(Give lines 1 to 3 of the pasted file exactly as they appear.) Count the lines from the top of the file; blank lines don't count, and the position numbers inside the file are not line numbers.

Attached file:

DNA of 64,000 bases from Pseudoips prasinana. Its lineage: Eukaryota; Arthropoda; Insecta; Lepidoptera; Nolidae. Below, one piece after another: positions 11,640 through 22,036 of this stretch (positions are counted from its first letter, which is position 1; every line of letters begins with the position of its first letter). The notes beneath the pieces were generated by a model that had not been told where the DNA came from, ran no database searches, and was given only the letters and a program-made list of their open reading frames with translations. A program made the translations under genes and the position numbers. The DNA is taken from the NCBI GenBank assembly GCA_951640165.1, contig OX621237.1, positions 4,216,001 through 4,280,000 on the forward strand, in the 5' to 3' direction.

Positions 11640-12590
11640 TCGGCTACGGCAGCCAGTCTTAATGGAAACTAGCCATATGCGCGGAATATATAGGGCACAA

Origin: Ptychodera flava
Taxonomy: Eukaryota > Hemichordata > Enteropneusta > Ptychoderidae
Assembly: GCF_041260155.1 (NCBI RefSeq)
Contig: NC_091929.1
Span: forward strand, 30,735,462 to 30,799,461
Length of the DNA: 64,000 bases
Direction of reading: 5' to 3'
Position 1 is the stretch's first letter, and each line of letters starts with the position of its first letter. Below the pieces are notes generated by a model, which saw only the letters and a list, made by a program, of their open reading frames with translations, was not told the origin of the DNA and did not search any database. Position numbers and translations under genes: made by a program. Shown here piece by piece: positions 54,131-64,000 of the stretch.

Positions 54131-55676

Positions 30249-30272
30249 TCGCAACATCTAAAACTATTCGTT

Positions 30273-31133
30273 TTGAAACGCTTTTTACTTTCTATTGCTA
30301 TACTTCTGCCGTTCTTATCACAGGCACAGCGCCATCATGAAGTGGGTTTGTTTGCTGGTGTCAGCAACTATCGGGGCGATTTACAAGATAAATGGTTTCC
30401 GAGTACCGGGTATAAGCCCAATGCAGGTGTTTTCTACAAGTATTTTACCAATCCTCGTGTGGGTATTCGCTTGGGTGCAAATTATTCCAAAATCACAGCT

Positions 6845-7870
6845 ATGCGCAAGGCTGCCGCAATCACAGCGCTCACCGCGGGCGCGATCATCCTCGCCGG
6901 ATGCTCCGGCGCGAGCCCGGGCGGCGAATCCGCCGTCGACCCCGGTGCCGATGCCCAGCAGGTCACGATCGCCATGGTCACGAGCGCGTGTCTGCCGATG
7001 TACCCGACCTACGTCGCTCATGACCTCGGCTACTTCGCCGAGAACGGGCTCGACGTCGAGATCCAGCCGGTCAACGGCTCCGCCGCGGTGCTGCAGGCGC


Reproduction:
DNA of 64,000 bases from Pseudoips prasinana. Its lineage: Eukaryota; Arthropoda; Insecta; Lepidoptera; Nolidae. Below, one piece after another: positions 11,640 through 22,036 of this stretch (positions are counted from its first letter, which is position 1; every line of letters begins with the position of its first letter). The notes beneath the pieces were generated by a model that had not been told where the DNA came from, ran no database searches, and was given only the letters and a program-made list of their open reading frames with translations. A program made the translations under genes and the position numbers. The DNA is taken from the NCBI GenBank assembly GCA_951640165.1, contig OX621237.1, positions 4,216,001 through 4,280,000 on the forward strand, in the 5' to 3' direction.

Positions 11640-12590
11640 TCGGCTACGGCAGCCAGTCTTAATGGAAACTAGCCATATGCGCGGAATATATAGGGCACAA